Amtrak’s Texas Eagle train runs south from Chicago to San Antonio and then west to Los Angeles. In early March, it has picked up for the return journey a load of bloggers, entrepreneurs and social media influencers headed for the SXSW Interactive festival in Austin, Texas. The idea was to spread the word about long-distance train travel and blog and tweet at #AmtrakLIVE during the 33-hour journey. “AmtrakLIVE had amazing scenery, engaging collaboration and the opportunity to explore and be inspired,“ said Julia Quinn, Amtrak’s social media director. “It was all part of the Amtrak long-distance experience.”
Three GE Genesis locomotives pulled the Amtrak “SXSW special” from L.A. to Austin. The bloggers occupied two carriages at the end of the train filled with ordinary travelers.
The Texas Eagle, like most American long-haul passenger trains, is powered by a GE Genesis locomotive. GE engineers built the machines for Amtrak in the 1990s, and they remain the staple of train travel outside the electrified northeast corridor. “It’s a terrific locomotive, it’s essentially what ties the country together,” says Mark Murphy, who runs Amtrak’s long-distance routes. “Without it, our network of 15 long-haul trains providing service to small town and big cities across America would not be possible.”
The Genesis was conceived when Amtrak started looking for a new generation of passenger locomotives that could pull longer trains at higher speeds. “At the time, France and Germany were already building futuristic-looking trains and that was what Amtrak was seeking,” says GE’s Bob Parisi, who helped design the locomotive.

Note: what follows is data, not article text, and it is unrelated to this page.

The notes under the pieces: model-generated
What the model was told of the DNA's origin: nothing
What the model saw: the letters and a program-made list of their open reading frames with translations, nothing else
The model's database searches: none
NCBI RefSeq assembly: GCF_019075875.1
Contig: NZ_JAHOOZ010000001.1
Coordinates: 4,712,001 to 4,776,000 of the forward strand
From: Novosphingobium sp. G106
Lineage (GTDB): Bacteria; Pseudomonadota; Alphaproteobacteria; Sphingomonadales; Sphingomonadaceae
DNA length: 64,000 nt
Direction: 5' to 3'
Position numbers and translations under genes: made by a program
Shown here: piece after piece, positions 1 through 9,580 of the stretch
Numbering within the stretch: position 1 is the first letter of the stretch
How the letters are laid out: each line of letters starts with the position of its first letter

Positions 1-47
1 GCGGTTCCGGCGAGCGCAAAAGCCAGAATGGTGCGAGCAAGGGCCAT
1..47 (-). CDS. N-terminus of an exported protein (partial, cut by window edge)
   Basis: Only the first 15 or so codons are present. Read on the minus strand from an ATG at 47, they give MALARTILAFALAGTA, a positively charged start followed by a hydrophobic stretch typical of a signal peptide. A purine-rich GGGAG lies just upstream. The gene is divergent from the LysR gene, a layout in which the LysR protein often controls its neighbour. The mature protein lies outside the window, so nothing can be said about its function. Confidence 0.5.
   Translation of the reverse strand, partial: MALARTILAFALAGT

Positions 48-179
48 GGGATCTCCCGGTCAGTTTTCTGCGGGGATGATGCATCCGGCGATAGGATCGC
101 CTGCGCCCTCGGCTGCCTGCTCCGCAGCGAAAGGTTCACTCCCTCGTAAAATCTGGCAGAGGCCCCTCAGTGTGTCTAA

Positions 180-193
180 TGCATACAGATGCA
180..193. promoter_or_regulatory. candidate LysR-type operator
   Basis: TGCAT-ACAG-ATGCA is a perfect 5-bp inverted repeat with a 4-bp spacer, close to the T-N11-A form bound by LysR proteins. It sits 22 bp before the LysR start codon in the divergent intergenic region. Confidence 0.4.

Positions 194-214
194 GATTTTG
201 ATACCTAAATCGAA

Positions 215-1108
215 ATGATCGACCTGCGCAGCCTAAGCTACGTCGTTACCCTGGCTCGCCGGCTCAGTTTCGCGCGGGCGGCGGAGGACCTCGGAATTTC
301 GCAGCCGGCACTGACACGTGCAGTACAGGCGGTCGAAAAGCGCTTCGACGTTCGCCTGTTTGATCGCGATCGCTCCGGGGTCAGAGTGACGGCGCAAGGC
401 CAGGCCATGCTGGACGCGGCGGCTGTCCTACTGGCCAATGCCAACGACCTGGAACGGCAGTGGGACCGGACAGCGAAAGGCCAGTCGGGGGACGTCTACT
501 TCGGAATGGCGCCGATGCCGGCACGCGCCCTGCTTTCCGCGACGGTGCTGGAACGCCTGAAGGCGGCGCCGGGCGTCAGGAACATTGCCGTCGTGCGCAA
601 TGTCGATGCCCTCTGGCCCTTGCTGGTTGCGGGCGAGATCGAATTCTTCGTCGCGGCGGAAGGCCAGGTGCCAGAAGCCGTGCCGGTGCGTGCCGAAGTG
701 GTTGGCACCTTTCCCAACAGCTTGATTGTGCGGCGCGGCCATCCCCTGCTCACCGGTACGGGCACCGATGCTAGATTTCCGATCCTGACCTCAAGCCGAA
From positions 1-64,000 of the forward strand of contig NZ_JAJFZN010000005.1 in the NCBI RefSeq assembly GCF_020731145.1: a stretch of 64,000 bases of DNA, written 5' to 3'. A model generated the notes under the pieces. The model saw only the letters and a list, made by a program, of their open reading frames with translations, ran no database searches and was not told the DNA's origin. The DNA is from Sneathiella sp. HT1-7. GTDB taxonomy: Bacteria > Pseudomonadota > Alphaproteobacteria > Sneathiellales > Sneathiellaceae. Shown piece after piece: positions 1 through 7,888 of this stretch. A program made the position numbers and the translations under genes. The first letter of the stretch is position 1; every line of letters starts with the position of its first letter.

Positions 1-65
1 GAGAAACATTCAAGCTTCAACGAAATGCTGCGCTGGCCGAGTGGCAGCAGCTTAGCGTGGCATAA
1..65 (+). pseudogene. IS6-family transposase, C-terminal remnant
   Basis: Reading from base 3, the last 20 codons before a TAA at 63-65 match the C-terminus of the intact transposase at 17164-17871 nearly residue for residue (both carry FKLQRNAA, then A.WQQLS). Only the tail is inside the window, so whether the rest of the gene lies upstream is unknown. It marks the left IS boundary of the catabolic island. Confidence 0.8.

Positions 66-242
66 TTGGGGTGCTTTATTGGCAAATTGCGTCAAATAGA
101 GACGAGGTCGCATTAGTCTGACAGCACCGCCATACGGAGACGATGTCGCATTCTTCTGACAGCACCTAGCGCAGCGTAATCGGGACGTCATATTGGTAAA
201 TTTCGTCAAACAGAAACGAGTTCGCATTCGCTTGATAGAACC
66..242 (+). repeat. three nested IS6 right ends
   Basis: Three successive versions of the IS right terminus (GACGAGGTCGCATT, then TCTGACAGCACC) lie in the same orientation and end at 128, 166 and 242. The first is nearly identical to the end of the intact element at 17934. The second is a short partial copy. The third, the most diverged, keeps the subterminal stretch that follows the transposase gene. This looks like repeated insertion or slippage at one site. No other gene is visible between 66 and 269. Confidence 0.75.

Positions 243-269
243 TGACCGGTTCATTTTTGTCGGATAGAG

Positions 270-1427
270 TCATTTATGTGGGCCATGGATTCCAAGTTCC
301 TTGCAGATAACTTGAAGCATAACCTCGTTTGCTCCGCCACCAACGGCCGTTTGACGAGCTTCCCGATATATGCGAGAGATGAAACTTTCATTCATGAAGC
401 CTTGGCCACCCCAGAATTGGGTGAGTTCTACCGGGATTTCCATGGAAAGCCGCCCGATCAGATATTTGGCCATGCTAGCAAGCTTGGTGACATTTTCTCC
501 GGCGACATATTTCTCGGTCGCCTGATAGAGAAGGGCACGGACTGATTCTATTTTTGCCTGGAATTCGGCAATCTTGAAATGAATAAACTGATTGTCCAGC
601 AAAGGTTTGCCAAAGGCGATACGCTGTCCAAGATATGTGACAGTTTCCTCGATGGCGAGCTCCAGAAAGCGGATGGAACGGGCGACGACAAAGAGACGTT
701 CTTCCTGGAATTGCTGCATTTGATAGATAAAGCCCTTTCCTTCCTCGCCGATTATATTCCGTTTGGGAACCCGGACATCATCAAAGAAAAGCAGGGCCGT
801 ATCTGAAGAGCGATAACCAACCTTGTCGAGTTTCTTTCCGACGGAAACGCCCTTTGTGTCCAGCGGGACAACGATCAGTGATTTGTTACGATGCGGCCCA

Parisi went to Europe and came back with a design solution called monocoque, where the outer structure carries most of the weight, kind of like an egg shell. This design was key to the Genesis since the locomotive weighs more than 268,000 pounds but has just four axles. It is also relatively small, since it must sneak through snug, century-old tunnels in the northeast. “Fitting all that weight in was by far and away the largest challenge,” Parisi says.
The team came up with a sleek locomotive that sports a short bullet nose and can go as fast as 110 mph. Murphy says that Amtrak can run the diesel locomotives “in a pinch” even on the electrified route between Washington, D.C., and Boston.
The locomotive’s 4,250 horsepower engine provides the train with “head-end power” used for lighting, heating, AC, cooking and, of course, WiFi for blogging.
The Genesis is using fully computerized diagnostics that allow the engineer to monitor the system and simplify maintenance and repair.
Social media influencers like Digital LA’s Kevin Winston (front right) and BJ Mendelson (presenting) were aboard.
Amtrak calculates that rail travel is 17 percent more efficient than air travel and 34 more efficient than car travel. The company has cut diesel use by 6 percent over the last decade and it’s been looking for new ways to reduce the use of petroleum products.
In 2010, for example, the railroad retrofitted a GE P32-8 locomotive so that it burned a 20 percent biodiesel mix made from beef tallow. It ran on the Heartland Flyer route between Oklahoma City and Fort Worth, Texas. The beef-powered train earned Amtrak a spot on Time’s list of the 50 best inventions in that year.
Says Murphy: “We are constantly working with the engineers to make the locomotives as green as they can be.”